Last edited 27 Jan 2021

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Gresham's School Britten Building

Britten building.png
Gresham’s School is a co-educational school accommodating day pupils and boarders from across the UK and overseas.

The school required a building that both satisfied the need to strengthen the sixth form provision and provide students with the best facilities for the study of music. The building also needed to create a real sense of place, ideally enhancing that of its neighbouring buildings. It was a primary objective that the building should have radically low running costs and the highest comfort levels.

The two-storey Gresham’s School Britten Building development includes classrooms, music practice rooms, a recording studio, a 140 seat auditorium that will be used as a sixth form lecture theatre as well as performing space, cafeteria and social spaces for pupils.

The new building improves the visual connections through to the nearby Auden Theatre, whilst offering a new courtyard and processional route to the buildings from the south, via a brick colonnade. The massing and scale of the new building offers the school significant facilities whilst maintaining a close relationship to the form of the Auden Theatre and remaining subordinate in scale to the Memorial Chapel. This sensitivity to the surrounding context roots the building within the site, allowing the demolition of the former music building to provide breathing space around the Chapel, reaffirming its status within this area of the site.

Britten building interior.png

The construction utilised a steel frame with SFS infill which allowed for a speedy erection period along with the use of pioneering products, such as the Siniat Weather Defence exterior sheathing board, to create a weathertight building as soon as practically possible. This simple, yet effective, method of construction brings the complex internal fit out of the acoustic practice rooms out of the critical path and thus allowed the contractor to concentrate on the detail, to ensure the high quality of separation required between rooms.

Music plays a significant role in the life of many at the school, so it was important that the school provides students with the best facilities possible. To this end, each aspect of the rehearsal, practice and music rooms were to be designed to promote clear hearing.

A ‘fabric first’ approach has been adopted in the design to enhance the building’s performance. Components, materials and construction detailing – that make up the building fabric – combine to minimise the energy requirements for the building to achieve lower running costs, reduced maintenance requirements and optimise lifecycle costs.

The building was modelled in TAS thermal modelling software to determine building performance and to evaluate the overheating potential of the teaching and other inhabited areas. This allowed the client to target their money at the most effective environmental strategy.

Through the use of a combination of physical models, a CAD model and visualisations, we were able to effectively communicate to the client and the team what could be achieved, giving them a clear idea of the environment that they would be receiving.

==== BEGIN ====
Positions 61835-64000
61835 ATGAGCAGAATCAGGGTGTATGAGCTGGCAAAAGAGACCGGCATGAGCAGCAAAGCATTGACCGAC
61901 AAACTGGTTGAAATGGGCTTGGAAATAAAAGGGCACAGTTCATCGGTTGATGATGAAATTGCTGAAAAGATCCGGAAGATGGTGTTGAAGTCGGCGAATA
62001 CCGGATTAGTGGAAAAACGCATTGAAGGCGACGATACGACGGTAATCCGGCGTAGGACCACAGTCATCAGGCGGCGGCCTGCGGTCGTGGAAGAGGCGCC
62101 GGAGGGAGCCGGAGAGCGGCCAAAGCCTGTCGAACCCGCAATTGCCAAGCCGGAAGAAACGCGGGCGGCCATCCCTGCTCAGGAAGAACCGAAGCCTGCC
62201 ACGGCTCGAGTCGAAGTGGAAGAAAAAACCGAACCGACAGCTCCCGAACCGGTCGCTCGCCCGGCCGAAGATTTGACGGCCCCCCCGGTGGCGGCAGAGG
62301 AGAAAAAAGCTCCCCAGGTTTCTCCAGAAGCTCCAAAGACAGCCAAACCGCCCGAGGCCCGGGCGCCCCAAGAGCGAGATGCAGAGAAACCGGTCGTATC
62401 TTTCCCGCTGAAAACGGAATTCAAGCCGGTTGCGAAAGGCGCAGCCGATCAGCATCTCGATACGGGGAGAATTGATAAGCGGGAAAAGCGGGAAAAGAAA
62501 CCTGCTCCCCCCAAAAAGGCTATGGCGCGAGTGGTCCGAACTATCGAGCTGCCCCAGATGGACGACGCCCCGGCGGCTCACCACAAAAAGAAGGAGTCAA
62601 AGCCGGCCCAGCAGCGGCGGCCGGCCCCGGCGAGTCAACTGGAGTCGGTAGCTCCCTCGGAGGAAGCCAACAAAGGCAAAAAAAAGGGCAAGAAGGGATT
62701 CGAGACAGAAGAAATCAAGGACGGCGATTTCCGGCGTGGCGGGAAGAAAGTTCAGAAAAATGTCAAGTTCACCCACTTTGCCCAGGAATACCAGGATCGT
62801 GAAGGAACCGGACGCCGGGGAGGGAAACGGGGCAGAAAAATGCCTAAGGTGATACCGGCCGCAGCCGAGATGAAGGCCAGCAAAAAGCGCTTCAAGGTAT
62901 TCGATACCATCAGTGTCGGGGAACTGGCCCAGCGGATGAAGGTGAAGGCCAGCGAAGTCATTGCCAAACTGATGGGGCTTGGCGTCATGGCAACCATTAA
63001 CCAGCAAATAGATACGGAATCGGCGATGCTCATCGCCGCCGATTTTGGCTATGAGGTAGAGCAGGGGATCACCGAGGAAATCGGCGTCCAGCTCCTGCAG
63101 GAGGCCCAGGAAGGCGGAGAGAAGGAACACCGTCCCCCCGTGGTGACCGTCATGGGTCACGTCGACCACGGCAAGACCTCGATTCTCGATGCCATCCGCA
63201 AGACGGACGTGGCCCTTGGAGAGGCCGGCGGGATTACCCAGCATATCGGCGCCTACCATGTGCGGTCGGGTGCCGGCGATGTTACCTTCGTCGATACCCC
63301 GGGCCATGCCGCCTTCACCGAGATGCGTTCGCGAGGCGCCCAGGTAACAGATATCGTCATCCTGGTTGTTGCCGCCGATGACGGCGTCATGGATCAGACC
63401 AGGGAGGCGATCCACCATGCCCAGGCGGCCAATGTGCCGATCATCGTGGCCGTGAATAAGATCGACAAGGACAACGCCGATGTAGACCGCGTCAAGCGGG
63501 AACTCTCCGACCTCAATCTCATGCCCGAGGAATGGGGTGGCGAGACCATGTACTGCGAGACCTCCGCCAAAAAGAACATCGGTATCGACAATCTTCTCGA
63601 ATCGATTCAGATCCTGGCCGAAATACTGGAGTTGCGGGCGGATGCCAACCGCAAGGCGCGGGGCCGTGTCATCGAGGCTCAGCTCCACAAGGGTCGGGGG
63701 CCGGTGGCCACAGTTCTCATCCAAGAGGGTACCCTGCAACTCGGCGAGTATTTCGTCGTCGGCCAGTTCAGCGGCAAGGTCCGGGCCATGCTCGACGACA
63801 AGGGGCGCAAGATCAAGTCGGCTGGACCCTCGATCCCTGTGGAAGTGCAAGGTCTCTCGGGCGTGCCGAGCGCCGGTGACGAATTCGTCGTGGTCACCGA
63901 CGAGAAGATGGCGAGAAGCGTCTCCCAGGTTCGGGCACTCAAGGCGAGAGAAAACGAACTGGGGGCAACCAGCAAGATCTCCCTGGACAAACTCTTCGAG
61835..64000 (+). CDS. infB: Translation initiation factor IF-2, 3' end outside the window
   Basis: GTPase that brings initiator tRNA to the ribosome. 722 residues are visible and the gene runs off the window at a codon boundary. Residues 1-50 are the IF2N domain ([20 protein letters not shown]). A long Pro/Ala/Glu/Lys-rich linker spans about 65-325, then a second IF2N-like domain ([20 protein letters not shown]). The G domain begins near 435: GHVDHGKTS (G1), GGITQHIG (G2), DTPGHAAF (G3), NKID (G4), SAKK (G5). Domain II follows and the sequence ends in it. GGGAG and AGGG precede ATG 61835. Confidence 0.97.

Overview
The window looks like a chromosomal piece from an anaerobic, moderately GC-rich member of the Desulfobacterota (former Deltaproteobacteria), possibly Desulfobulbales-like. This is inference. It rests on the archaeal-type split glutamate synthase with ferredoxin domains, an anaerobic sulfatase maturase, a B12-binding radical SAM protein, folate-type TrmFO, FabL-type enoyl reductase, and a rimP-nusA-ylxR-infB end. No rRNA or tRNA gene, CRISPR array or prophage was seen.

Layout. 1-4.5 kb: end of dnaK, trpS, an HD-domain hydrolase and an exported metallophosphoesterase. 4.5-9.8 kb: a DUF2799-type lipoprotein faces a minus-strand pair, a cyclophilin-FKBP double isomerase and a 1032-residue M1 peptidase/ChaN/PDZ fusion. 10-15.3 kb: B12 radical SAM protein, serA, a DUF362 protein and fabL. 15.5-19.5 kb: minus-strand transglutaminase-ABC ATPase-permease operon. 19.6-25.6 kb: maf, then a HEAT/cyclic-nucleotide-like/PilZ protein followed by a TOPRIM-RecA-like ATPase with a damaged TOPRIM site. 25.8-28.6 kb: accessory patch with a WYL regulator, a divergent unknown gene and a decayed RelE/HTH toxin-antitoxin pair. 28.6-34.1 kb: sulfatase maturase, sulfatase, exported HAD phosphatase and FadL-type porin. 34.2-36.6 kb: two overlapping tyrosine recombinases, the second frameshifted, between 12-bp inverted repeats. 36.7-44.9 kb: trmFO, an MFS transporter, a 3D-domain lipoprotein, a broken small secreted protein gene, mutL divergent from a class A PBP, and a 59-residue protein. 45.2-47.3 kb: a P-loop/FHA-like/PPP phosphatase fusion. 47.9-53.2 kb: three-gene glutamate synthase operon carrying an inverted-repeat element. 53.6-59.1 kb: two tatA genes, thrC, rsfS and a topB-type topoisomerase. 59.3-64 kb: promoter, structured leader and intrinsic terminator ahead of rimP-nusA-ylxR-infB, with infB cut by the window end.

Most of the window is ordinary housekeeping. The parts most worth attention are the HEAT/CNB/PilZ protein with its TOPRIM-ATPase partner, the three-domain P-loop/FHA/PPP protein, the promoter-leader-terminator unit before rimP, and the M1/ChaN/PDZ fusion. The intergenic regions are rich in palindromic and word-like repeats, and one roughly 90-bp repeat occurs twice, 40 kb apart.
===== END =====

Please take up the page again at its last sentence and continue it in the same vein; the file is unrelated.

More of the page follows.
Subsequently, floor area has been allocated to maximise teaching opportunities, whilst both the café area and concert area gives flexibility in use and a very high standard of accommodation.

3D CAD modelling (Graphisoft Archicad) and Sefaira were used to produce some benchmarking reports around the performance of the fabric of the building. Components, materials and construction detailing were identified and selected to help the school achieve its goals of lower running costs, reduced maintenance requirements and optimised lifecycle costs. This also informed the use of photo-voltaic panels and Air Source Heat Pumps (ASHP), through which it is anticipated the building will perform significantly better than government guidelines in terms of renewable energy sources.

The main materials for the buildings external cladding are mixed-red brick and timber, creating a contemporary feel that is also in keeping with the surroundings but and ensures robustness.

Key interventions from the team of Architectural Technologists have contributed significantly towards achieving a high-performing acoustic environment. The internal music practice rooms have been located to reduce flanking sound by lobbying the corridors. By locating more onerous rooms on the ground floor, such as the percussion room and recording studio, this reduces the impact of the structure upon acoustic performance. Furthermore the ‘box in box’ construction method was adopted to ensure excellent acoustic separation and provide a quality performance space for the students.

The form is simple and restrained, giving honest representation of the internal functions. Materials selection is well considered and restrained. The design quality continues internally, with robust and high-quality finishes. Services integration and acoustics have been achieved to a high standard. The music areas and classrooms function very well within a logical layout.

Gresham’s School Britten Building was Highly Commended in CIAT’s 2018 AT Award for excellence in architectural technology.

The judge’s comments were:

A highly competent and well considered solution to create an excellent learning environment for music. The use of solid SFS infills within a lightweight steel framed building enabled the design team to erect the project within a highly constrained site and in an extremely tight timescale. Extensive pre-construction tests ensured that the construction team were able to assemble the fabric in a method that was proven to work.

This article originally appeared in CIAT’s Architectural Technology Journal, published in Autumn 2018. It was written by LSI Architects.


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